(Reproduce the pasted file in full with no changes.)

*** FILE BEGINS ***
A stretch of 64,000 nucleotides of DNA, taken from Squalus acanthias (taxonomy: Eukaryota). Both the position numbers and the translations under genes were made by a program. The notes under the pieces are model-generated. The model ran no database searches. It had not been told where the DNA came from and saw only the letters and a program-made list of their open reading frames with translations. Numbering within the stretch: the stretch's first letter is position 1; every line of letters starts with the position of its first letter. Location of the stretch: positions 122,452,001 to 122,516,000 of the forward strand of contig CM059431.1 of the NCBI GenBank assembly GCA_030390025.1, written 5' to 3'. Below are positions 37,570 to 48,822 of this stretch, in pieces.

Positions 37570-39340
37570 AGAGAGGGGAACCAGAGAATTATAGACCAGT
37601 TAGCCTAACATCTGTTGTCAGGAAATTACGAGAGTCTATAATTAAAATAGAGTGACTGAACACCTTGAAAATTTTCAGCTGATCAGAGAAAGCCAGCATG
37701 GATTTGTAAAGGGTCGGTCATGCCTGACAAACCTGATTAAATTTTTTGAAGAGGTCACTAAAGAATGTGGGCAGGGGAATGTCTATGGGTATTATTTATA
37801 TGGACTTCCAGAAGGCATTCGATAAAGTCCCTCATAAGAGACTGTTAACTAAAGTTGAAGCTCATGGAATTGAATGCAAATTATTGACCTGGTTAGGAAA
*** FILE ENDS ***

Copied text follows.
A stretch of 64,000 nucleotides of DNA, taken from Squalus acanthias (taxonomy: Eukaryota). Both the position numbers and the translations under genes were made by a program. The notes under the pieces are model-generated. The model ran no database searches. It had not been told where the DNA came from and saw only the letters and a program-made list of their open reading frames with translations. Numbering within the stretch: the stretch's first letter is position 1; every line of letters starts with the position of its first letter. Location of the stretch: positions 122,452,001 to 122,516,000 of the forward strand of contig CM059431.1 of the NCBI GenBank assembly GCA_030390025.1, written 5' to 3'. Below are positions 37,570 to 48,822 of this stretch, in pieces.

Positions 37570-39340
37570 AGAGAGGGGAACCAGAGAATTATAGACCAGT
37601 TAGCCTAACATCTGTTGTCAGGAAATTACGAGAGTCTATAATTAAAATAGAGTGACTGAACACCTTGAAAATTTTCAGCTGATCAGAGAAAGCCAGCATG
37701 GATTTGTAAAGGGTCGGTCATGCCTGACAAACCTGATTAAATTTTTTGAAGAGGTCACTAAAGAATGTGGGCAGGGGAATGTCTATGGGTATTATTTATA
37801 TGGACTTCCAGAAGGCATTCGATAAAGTCCCTCATAAGAGACTGTTAACTAAAGTTGAAGCTCATGGAATTGAATGCAAATTATTGACCTGGTTAGGAAA